A while ago I mentioned that I used to like skill systems which incorporate partial success/ partial failure, but now I am not so enamoured of them. Since I wrote that I had to rejig my magic system slightly, because I had configured it to be a little too easy. As my magic system was constructed, every spell came with a casting DC. Beating the DC meant that the caster cast the spell with no fatigue, and the degree of success determined by the amount over the target DC which the player rolled, subject to some maximum (which partially determined the spell DC). Failure to beat the DC meant the spell was cast, but the caster suffered fatigue; in some cases the spell fails and in all cases, the save DC of the spell is the player’s roll.

The problem with this system is that one of the characters in my system has the spell Grendel’s Demise which rips off a target’s arm; and another has The Angel of Death, which just slaughters everyone in sight. With no risk of not being able to cast the spell, these characters get to basically try and kill one monster every round, at risk of a mere fatigue.

So I introduced a new rule for failures: if the player rolled lower than [casting DC – level] the spell automatically failed, and the character suffered fatigue. Grendel’s Demise has a spell DC of 23 and the characters are 5th level, so any roll of 18 or less means the spell completely fails. As the characters gain levels, the risk of complete failure decreases. This means I can continue to give low level characters very dangerous spells, knowing that they won’t use them unless they’re really desperate, until they’re high enough level to guarantee success.

But this new system introduces partial failure into the system. Given that the system already allows for partial success, this means I have essentially reproduced the Rolemaster skill paradigm (minus a lot of categories and tables of course).

Consider, for example, a 5th level wizard with magic skill of 8, casting a 4th level spell (casting DC 19) which stuns the opponent for 1 round per point of success. Partial success with this system is always possible; for example, if the caster rolls 19 the spell is cast with no fatigue, and the victim has to roll over 19 on a saving throw or is stunned for 1 rd per point of failure. Partial failure occurs on rolls of 14-19; in this instance, the target still has to roll to save,  but the roll is easier, so there will be less rounds of stun (on average) and the caster takes a fatigue. On rolls less than 14 there is complete failure – caster incurs fatigue, spell never happens, victim never notices.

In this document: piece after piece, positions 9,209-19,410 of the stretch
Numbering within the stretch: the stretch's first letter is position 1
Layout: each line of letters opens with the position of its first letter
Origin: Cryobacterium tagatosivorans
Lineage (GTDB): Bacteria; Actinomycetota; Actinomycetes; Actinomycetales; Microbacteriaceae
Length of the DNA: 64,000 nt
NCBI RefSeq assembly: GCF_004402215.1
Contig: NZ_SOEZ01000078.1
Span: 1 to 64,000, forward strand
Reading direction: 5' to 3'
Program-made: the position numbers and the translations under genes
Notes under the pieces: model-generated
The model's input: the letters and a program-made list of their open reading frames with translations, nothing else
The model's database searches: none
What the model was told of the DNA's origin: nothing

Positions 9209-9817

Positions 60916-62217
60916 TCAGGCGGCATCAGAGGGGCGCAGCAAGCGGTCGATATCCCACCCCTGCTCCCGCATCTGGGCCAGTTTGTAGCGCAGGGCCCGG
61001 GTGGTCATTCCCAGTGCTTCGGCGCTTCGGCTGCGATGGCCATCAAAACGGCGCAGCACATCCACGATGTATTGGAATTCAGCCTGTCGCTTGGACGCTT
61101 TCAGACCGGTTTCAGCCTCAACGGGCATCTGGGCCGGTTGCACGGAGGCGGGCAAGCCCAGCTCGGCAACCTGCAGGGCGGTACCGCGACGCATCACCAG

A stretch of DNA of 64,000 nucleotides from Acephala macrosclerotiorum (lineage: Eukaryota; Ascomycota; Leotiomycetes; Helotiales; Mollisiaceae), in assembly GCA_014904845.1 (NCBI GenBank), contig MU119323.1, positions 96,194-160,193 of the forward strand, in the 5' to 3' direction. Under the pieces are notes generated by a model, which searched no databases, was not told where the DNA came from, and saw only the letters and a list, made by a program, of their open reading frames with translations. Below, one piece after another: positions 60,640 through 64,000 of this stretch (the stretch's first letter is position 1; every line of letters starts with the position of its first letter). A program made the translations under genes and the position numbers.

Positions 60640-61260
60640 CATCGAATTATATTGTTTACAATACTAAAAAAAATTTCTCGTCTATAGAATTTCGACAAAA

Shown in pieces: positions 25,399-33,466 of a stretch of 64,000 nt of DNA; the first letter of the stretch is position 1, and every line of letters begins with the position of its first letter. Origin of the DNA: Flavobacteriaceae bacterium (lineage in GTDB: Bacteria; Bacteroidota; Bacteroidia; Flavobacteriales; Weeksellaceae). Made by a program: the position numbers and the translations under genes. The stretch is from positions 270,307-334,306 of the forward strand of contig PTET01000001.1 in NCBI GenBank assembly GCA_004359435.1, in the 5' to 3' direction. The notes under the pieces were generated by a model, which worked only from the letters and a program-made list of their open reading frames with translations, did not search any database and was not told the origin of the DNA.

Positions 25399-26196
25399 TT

At first I thought that this would only apply to magic but now I realise it can be applied across the entire skill system. Consider, for example, a 3rd level thief on a rooftop who decides to do a sneak attack by dropping off the roof onto a passing guard. Adjudicate this attack thus: the rooftop attack could give a maximum +2 damage, so the DC is 19 (15+2*maximum effect is my current guideline). The actual effect is determined by the player’s acrobatics roll minus the DC, with a maximum of +2. On rolls of 16-19 the character can still attack but is judged to have landed badly and attacks at a penalty equal to [DC – roll]. Anything less than 16 and the character takes damage and loses the attack.

Note also that under this system the maximum penalty a character can take is limited by their level, which makes me think that levels can also serve to put a limit on the maximum benefit a character can gain (and thus also the maximum DC they ever have to beat). This ties the skill system and the levels together more tightly than just allowing levels to determine skill points. In my system this means that a character’s development, saving throws, skills and actual DCs are all joined together through the skill system and the level system.

Unification baby!

And note that none of this is incompatible with D&D3.5 or Pathfinder or whatever. This is another example of how, I think, the D20 skill system is a really natural and flexible way to resolve all the actions which characters face. You really don’t need anything except skill points and levels!